Water, Protons, and the Gating of Voltage-Gated Potassium Channels

Membranes (Basel). 2024 Jan 29;14(2):37. doi: 10.3390/membranes14020037.


Ion channels are ubiquitous throughout all forms of life. Potassium channels are even found in viruses. Every cell must communicate with its surroundings, so all cells have them, and excitable cells, in particular, especially nerve cells, depend on the behavior of these channels. Every channel must be open at the appropriate time, and only then, so that each channel opens in response to the stimulus that tells that channel to open. One set of channels, including those in nerve cells, responds to voltage. There is a standard model for the gating of these channels that has a section of the protein moving in response to the voltage. However, there is evidence that protons are moving, rather than protein. Water is critical as part of the gating process, although it is hard to see how this works in the standard model. Here, we review the extensive evidence of the importance of the role of water and protons in gating these channels. Our principal example, but by no means the only example, will be the Kv1.2 channel. Evidence comes from the effects of D2O, from mutations in the voltage sensing domain, as well as in the linker between that domain and the gate, and at the gate itself. There is additional evidence from computations, especially quantum calculations. Structural evidence comes from X-ray studies. The hydration of ions is critical in the transfer of ions in constricted spaces, such as the gate region and the pore of a channel; we will see how the structure of the hydrated ion fits with the structure of the channel. In addition, there is macroscopic evidence from osmotic experiments and streaming current measurements. The combined evidence is discussed in the context of a model that emphasizes the role of protons and water in gating these channels.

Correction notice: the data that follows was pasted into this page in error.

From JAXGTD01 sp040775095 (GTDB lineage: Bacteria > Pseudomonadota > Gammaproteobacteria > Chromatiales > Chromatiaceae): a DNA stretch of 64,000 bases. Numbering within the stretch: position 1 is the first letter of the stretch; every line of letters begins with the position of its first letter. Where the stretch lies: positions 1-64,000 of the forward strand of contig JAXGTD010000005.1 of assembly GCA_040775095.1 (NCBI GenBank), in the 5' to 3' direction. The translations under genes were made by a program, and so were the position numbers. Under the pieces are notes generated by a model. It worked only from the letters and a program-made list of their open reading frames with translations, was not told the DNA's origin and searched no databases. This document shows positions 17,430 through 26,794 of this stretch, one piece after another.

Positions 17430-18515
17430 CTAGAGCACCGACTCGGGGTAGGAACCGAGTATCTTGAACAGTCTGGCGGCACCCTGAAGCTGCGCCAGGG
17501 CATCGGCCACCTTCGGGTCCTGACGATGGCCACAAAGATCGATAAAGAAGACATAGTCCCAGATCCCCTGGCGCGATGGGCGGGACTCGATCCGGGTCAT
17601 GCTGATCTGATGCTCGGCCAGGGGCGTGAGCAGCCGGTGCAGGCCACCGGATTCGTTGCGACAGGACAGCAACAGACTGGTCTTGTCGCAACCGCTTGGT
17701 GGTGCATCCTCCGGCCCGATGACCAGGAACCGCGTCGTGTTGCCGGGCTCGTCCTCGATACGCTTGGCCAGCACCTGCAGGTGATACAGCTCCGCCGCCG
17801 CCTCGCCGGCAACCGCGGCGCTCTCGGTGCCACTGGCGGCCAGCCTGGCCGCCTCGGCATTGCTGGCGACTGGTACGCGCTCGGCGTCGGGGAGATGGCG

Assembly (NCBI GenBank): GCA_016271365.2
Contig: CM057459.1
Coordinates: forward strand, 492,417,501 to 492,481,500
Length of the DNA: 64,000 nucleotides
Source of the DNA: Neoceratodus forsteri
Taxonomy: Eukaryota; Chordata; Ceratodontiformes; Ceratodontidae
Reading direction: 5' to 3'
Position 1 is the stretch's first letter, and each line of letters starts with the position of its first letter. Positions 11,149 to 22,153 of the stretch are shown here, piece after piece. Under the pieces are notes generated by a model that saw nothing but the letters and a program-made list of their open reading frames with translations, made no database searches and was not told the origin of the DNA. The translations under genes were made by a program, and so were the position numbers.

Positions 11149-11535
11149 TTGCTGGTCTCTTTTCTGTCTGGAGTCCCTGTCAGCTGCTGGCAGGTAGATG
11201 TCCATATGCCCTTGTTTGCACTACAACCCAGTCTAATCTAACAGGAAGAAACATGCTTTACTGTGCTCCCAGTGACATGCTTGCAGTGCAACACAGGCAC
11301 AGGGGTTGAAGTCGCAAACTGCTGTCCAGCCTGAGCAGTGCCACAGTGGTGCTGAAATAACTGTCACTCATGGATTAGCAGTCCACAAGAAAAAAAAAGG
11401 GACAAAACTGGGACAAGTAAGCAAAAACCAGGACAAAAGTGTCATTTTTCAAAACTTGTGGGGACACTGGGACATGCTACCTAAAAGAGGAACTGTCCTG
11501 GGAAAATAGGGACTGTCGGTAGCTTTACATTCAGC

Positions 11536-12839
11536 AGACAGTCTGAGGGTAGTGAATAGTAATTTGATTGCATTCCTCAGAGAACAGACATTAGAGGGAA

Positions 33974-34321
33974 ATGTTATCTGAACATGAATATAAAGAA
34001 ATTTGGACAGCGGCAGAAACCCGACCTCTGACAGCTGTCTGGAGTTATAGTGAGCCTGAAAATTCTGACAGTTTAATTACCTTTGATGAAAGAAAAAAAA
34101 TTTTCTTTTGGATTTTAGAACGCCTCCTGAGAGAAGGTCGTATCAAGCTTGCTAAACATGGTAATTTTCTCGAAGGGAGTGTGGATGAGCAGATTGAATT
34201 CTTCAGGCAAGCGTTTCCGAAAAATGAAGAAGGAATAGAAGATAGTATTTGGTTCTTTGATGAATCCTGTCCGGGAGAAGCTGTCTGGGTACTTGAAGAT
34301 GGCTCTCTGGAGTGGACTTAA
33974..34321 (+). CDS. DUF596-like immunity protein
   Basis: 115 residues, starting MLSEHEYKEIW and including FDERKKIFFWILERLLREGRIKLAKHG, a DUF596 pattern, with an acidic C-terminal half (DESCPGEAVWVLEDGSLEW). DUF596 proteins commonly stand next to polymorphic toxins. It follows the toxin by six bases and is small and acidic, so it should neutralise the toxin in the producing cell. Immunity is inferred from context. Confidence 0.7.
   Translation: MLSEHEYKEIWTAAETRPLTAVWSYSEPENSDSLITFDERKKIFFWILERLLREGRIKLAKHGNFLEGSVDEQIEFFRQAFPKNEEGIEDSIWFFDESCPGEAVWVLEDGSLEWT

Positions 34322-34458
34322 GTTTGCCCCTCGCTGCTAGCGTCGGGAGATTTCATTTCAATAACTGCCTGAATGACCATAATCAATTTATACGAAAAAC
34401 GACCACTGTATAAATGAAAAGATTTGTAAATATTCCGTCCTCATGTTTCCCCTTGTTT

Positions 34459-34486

Keywords: ion channel voltage gating; ion hydration; proton wire; protons; water.

Publication types

  • Review

Grants and funding

Funding is provided through the Foundation for the City College from funds provided by MEG.